Trusting the Tech Behind Self-Driving Vehicles
When carmakers add high-tech driver aids such as automatic braking or steering, they need to make sure such systems clearly signal the car’s occupants about when they’re working and what they’re doing, says a recent study by Mitsubishi Electric.
Respondents have high trust in adaptive cruise control, which automatically slows and accelerates as a human would, says Gareth Williams, Mitsubishi Electric’s director of advanced development. But he notes they’re very leery of automatic lane keeping. That’s because such systems tend to wander within the lane, making it unclear to the driver whether the technology is functioning correctly.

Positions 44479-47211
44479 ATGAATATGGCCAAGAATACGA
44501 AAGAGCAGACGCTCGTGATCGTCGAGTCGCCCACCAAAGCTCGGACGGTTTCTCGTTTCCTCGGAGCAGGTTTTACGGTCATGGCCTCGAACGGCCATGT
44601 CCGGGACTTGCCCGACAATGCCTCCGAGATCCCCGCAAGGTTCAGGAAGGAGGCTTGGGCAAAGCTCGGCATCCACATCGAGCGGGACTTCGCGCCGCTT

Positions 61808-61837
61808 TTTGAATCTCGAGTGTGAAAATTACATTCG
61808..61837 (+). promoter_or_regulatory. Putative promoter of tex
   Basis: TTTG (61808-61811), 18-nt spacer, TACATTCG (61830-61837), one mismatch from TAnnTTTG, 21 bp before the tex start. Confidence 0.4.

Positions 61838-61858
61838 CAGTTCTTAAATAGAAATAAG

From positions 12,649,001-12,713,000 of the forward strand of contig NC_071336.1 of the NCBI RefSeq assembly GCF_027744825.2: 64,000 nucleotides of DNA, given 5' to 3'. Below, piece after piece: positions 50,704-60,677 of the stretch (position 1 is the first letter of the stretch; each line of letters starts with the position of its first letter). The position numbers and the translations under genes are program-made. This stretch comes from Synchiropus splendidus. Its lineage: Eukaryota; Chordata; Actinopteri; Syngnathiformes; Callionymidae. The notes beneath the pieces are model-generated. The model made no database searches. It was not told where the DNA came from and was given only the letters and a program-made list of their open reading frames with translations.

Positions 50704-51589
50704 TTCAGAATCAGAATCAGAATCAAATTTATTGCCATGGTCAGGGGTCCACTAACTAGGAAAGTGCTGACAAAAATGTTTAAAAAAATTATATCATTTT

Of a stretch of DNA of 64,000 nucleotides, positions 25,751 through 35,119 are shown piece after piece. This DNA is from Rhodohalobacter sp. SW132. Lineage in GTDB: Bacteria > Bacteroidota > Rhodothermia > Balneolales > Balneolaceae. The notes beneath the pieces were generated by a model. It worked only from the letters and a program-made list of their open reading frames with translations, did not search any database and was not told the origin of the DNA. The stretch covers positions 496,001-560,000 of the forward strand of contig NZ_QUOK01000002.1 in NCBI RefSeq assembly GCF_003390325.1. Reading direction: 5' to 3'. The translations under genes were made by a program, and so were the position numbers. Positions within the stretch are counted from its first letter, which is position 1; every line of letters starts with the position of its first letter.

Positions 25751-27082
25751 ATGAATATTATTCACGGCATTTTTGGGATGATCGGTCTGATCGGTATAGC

Williams also says carmakers need to agree on icons and descriptions for high-tech features, so operators know what such systems can, and cannot, do.
Additive manufacturing (AM) is just one manufacturing method that drives advanced mobility forward and also has a history of embracing the digital connectivity demanded by this trend.
To know that 3,000 cars have been delivered since October 2015 would undoubtedly result in a shrug: in 2017 Toyota delivered 387,081 Camrys, so that 3,000 is less than one percent, and this is in one year, not just over two.
Elio Motors is something of a brash company.